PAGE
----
Hakkasan Hanway Place burst onto London’s restaurant scene in 2001, with their contemporary Cantonese cuisine served in stylishly sleek surroundings. A hit with the critics and punters alike, Hakkasan won its first Michelin star within a year of its launch, which it still maintains today. Executive Head Chef, Tong Chee Hwee has led the Hakkasan kitchen since its inception, and his dedication to Chinese cuisine was acknowledged in 2005, when the Tio Pepe ITV Restaurant Awards declared him ‘London Chef of the Year.’
The Hakkasan group is now a global phenomenon with restaurants and lounges globally, from Mumbai, to Shanghai, Dubai, Miami, Beverley Hills, and even a nightclub in Las Vegas. Leading Hakkasan’s global culinary expansion is International Executive Chef, Ho Chee Boon, a Michelin-starred chef with over 24 years experience. His traditional techniques use fresh local ingredients to ensure his contemporary dishes retain the essence of conventional Cantonese cuisine.
2010 saw the launch of Hakkasan Mayfair, the location that achieved its Michelin star in 2012 among various other accolades. Hakkasan is clearly an amazing financial success, but in reality, does it live up to the hype?
Be warned. Diners are greeted by bouncers on the door and ladies with clipboards – if your name is not down, you’re not coming in. The staff are steely – I’d imagine that they have to be with the hordes that come through the doors each night – but efficient. The extensive cocktail list offers an abundance of exotic flavours to choose from. Perfectly sweet and sour, my lychee martini (Belvedere vodka, lychee juice, lime and orange cream citrate) disappeared in a flash. His Saketini of Hendrick’s gin, Belvedere vodka, Akashi-tai sake, cucumber and lime was equally well received.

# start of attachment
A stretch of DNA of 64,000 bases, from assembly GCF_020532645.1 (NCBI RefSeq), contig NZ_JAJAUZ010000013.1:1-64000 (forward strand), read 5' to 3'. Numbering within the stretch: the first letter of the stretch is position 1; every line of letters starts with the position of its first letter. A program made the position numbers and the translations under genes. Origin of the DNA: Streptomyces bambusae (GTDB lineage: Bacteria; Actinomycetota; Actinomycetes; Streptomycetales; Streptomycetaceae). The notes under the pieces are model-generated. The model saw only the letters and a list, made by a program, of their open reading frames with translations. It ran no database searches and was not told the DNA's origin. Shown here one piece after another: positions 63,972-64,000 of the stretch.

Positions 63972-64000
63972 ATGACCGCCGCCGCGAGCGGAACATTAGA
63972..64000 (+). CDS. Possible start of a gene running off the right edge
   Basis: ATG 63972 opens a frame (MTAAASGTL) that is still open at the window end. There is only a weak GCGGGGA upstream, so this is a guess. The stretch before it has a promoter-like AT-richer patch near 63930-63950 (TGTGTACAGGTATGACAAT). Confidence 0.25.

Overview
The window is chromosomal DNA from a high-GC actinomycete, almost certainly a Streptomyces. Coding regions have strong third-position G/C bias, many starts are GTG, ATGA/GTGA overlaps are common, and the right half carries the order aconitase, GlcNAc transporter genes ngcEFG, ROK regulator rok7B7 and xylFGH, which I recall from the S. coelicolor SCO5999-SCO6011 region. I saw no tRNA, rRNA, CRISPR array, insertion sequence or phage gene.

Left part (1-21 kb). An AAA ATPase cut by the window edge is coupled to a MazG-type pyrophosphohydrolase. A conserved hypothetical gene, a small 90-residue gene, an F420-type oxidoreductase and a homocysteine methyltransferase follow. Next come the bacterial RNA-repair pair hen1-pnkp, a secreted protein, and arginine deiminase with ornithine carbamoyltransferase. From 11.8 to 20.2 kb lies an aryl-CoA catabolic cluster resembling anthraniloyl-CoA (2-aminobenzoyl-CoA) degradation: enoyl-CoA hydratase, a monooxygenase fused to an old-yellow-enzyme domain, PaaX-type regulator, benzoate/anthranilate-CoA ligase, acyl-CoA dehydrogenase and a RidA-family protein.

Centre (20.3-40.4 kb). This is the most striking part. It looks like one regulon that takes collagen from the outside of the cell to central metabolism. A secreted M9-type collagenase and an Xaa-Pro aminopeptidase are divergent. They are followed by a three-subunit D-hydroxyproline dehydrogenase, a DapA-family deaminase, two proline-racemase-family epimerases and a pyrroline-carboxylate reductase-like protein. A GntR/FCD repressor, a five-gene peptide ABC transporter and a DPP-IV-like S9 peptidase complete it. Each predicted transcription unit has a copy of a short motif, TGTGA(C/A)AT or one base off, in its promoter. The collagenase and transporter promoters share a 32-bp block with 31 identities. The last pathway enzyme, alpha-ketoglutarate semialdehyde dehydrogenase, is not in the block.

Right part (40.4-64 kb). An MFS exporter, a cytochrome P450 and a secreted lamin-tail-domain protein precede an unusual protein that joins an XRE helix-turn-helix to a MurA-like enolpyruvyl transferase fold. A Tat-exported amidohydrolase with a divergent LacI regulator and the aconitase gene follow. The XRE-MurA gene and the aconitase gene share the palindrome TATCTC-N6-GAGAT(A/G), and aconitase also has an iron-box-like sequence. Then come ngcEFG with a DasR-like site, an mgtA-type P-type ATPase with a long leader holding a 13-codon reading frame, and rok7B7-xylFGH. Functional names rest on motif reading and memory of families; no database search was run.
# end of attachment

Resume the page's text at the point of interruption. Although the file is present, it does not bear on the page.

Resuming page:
The menu is lengthy with amazingly named dishes to choose from including the chef’s ‘Supreme Special Dishes’ of ‘Monk Jumps Over the Wall’ (double-boiled soup with abalone, fish maw dried scallop, sea cucumber and dried shiitake) for £80.00 or Peking duck with Hakkasan special reserve ‘Qiandao’ caviar (whole duck, with 16 pancakes and 30g Hakkasan special reserve ‘Qiandao’ caviar second course with a choice of XO sauce, black bean sauce or ginger and spring onion) for £215. Our more modest options of a dim sum platter and salt and pepper squid were good – the dim sum were delicate and delicious and the salt and pepper squid delightfully tangy.
For our main course, we went with the waitress’s firm recommendations: roasted silver cod with Champagne and honey for me, and grilled Wagyu beef with enoki mushroom and garlic soya dipping sauce for him. A chunky piece of fish, the cod was served with a lotus crisp and fell to pieces in the most delectable way. Complete nectar. A rare treat, the Wagyu pieces appeared under a crispy rice noodle nest and melted on the tongue. Both dishes were exceptional; their flavours lingered, their delicious aftertaste reminding us to revisit Hakkasan Mayfair just for one more bite. My pudding choice was heavy: a chocolate sphere, served with a chocolate sauce laced with popping candy that bounced off the tongue and crackled in the ear. But my husband declared his ginger chocolate ganache ‘perfection.’
With great people-watching, Hakkasan is a place to see and be seen. But a word of warning: go with someone you know well, as the food is so good, you’re going to want to share and taste from each other’s plates.